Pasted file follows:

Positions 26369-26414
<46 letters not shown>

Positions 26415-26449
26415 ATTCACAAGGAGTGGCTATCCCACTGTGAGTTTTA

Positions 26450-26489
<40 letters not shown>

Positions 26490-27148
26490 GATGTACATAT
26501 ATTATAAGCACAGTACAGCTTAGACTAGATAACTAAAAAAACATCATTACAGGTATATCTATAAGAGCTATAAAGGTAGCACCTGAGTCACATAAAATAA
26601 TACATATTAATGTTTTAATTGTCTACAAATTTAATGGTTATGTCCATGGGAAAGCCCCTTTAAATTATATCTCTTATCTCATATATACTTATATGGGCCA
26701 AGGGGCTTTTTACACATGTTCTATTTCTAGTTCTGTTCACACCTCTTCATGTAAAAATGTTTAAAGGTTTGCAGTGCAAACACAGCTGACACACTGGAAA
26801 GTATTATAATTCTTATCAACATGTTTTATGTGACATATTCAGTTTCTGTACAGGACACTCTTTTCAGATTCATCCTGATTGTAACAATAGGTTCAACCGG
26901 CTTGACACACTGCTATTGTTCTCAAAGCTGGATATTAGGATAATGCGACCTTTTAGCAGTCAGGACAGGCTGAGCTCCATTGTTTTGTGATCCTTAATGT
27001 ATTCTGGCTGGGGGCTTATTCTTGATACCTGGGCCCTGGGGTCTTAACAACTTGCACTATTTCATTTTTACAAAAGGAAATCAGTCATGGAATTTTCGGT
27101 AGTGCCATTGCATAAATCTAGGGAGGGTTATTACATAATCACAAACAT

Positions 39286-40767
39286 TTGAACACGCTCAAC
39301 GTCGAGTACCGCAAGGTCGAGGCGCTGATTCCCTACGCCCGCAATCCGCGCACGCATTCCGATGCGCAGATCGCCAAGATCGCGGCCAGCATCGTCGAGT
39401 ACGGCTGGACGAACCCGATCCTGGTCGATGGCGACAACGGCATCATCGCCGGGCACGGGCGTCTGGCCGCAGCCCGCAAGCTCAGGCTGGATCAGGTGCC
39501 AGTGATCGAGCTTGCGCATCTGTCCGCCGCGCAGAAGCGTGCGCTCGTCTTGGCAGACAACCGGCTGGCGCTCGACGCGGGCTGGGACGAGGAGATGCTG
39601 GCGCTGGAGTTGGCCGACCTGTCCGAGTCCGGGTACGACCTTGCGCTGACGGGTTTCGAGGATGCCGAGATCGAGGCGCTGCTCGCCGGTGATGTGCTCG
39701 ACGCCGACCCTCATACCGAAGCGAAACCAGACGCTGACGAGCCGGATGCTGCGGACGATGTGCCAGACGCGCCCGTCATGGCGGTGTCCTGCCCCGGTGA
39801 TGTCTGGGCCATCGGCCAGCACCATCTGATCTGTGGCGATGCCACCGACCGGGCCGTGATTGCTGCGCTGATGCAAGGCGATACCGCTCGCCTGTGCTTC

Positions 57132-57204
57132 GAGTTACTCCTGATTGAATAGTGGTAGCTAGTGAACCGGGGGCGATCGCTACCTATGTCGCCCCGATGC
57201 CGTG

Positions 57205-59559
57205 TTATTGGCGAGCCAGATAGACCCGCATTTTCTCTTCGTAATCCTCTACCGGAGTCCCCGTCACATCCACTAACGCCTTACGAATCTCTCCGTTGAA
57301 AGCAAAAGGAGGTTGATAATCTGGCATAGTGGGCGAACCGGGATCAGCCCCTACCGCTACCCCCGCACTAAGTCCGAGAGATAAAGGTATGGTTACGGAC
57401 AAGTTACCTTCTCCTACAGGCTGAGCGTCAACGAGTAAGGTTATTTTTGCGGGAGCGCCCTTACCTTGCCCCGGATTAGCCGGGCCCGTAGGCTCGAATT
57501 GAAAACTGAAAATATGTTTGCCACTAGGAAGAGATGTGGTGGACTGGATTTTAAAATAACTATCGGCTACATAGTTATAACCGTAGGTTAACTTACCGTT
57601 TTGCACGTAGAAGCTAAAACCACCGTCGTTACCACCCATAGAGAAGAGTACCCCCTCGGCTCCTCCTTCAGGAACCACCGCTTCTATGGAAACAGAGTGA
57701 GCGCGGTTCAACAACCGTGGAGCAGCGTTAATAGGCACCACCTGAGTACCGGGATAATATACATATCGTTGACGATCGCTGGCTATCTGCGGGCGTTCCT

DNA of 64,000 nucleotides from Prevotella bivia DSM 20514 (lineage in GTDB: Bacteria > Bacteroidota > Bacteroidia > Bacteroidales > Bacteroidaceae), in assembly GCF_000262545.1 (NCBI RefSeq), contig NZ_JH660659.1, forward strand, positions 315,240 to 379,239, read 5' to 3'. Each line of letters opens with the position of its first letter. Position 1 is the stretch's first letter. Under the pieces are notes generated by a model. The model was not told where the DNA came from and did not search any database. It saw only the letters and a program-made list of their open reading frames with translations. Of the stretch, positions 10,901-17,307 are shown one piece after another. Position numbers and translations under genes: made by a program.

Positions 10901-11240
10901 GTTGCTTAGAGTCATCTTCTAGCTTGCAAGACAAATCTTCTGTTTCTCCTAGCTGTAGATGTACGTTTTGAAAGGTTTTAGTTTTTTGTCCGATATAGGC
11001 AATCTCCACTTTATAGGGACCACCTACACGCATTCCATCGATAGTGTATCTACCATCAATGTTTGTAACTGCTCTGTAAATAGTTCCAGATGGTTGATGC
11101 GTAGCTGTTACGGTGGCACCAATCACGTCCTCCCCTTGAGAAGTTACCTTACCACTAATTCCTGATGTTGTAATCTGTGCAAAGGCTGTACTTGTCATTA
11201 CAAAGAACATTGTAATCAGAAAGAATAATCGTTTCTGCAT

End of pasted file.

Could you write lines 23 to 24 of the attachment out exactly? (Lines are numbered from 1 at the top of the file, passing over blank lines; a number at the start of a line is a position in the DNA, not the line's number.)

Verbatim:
39801 TGTCTGGGCCATCGGCCAGCACCATCTGATCTGTGGCGATGCCACCGACCGGGCCGTGATTGCTGCGCTGATGCAAGGCGATACCGCTCGCCTGTGCTTC

Positions 57132-57204